Monday, December 29, 2008
A Christmas Miracle
A few weeks ago when my grandmother was staying at my mother's house, she called me one afternoon. She had found a book crammed into the various assortment lining my mother's living room shelves: Life is a Fulfilling: The Story of a Mormon Pioneer Woman, Sarah Diantha Curtis and Her Part in the Colonization of the San Pedro Valley in Southern Arizona, the Homeland of the Powerful, Antagonistic Apache. Now that's a mouthful. Printed in 1967 by BYU University Press, this book tells the story of Grandad's grandmother's family, written by his grandmother's sister's daughter.
GranNomi asked me to help her find another copy of the book--she didn't have one and she hoped to possibly find one for each of her children. Because it was out of print, that became a little difficult.
I forgot all about the book until I was home last week and happened to see it on the bookshelf. Sure enough, it's an old school family memoir, obviously with a small printing intended mostly for family. I checked it out on bookfinder.com and found a used copy at a bookstore in St. George, Utah. I ordered it and had it shipped to GranNomi in Southern California, where she is staying with her sister for Christmas.
The book arrived unexpectedly today. She opened it, a bit curious about what would be sent to her at that address. What a surprise to find this out of print book--but even more, to open the cover, and see in her very own handwriting, her attribution to her husband, Harold Goodman.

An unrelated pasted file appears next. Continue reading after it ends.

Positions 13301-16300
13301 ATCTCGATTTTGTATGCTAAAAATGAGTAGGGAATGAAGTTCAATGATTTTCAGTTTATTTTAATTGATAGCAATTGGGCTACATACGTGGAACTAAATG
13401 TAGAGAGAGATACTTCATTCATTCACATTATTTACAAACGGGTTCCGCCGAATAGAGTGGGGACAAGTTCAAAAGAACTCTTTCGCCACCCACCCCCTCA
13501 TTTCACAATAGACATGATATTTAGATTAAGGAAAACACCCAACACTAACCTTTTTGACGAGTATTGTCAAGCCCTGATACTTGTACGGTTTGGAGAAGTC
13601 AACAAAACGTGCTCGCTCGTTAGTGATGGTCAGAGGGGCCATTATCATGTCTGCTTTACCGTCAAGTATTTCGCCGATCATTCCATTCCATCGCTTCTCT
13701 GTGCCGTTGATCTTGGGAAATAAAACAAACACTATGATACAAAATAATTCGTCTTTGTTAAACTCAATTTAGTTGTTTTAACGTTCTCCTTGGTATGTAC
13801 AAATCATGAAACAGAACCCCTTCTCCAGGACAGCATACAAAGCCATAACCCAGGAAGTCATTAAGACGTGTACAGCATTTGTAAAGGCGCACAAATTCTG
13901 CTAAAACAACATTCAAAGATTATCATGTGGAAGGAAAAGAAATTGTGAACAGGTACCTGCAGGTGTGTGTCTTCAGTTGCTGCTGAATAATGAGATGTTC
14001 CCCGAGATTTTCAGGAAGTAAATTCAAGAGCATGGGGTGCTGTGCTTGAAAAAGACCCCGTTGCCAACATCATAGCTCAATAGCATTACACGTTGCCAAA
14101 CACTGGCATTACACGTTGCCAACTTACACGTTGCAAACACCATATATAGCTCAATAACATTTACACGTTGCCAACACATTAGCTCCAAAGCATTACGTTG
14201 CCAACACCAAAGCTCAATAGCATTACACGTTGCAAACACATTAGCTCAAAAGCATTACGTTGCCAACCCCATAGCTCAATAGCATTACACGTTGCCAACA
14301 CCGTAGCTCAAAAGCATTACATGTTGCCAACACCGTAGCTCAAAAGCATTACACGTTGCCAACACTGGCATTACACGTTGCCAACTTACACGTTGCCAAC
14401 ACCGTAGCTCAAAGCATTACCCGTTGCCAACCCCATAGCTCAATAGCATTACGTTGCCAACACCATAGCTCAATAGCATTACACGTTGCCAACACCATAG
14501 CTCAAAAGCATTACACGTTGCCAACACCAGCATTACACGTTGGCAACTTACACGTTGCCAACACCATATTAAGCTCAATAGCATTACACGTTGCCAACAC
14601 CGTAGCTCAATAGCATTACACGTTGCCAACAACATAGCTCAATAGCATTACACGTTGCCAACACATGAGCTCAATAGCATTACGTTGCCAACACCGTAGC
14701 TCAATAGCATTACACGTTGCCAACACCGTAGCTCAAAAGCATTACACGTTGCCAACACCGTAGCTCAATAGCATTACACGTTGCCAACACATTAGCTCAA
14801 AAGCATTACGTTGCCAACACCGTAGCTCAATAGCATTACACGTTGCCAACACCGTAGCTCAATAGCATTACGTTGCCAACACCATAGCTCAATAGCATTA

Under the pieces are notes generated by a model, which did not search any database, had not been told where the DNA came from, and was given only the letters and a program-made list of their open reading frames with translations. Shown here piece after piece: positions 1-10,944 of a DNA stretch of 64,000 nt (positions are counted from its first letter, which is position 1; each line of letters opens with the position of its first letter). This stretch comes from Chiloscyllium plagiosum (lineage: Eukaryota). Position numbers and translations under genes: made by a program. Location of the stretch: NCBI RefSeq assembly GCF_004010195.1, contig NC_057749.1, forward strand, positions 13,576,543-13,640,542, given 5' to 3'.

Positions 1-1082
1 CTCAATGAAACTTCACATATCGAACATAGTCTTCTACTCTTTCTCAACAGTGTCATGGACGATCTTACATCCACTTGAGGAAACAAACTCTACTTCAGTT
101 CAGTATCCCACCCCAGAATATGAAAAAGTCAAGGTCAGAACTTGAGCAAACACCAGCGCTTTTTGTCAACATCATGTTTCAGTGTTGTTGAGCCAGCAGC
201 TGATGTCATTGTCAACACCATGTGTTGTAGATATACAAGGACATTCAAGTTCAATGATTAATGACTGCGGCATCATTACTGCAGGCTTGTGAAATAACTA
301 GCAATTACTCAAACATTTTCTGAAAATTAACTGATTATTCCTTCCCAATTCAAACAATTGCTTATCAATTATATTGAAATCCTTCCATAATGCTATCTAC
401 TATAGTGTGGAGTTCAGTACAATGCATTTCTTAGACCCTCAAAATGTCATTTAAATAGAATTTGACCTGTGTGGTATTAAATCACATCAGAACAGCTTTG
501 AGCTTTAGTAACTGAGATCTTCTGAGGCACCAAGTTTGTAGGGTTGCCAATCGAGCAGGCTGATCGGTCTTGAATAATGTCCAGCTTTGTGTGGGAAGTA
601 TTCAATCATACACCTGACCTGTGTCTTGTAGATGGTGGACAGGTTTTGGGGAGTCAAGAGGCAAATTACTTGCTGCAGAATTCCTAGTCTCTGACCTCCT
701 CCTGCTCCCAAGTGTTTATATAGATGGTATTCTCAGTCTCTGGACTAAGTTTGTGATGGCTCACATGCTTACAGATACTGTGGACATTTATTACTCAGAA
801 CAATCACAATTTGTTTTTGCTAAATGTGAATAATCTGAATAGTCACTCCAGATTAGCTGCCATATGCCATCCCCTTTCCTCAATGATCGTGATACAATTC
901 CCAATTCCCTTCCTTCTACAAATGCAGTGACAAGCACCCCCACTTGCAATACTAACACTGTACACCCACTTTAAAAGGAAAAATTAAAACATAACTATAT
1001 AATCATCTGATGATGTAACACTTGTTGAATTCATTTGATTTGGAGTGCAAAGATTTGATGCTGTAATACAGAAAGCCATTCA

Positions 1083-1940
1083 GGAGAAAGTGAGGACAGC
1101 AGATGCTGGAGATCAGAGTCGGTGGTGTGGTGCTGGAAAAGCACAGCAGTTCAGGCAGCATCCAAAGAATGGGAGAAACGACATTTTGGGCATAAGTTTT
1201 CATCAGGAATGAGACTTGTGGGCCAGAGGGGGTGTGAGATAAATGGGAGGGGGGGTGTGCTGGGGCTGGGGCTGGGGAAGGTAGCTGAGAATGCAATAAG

I guess a few years ago GranNomi had wanted to loan it to my uncle Steve and she took it with her to my cousin Shawn's doctoral graduation. Somehow the book was lost and she never thought she'd see it again. Fast forward a bunch of years--Grandad has died; GranNomi has bounced around a little bit between Missouri, Utah, and California; Uncle Steve and cousins Shawn and Amy have all moved various times; and somehow this book ends up at a secondhand bookstore in St. George, Utah. When I think about it, the description on the bookseller site even mentioned something about the name of the owner inscribed inside the cover.I still think it's Grandad's way of saying he's hanging around--that we can't get rid of him that easily--that he's just trying to put things in their proper order and take care of us. Thank goodness.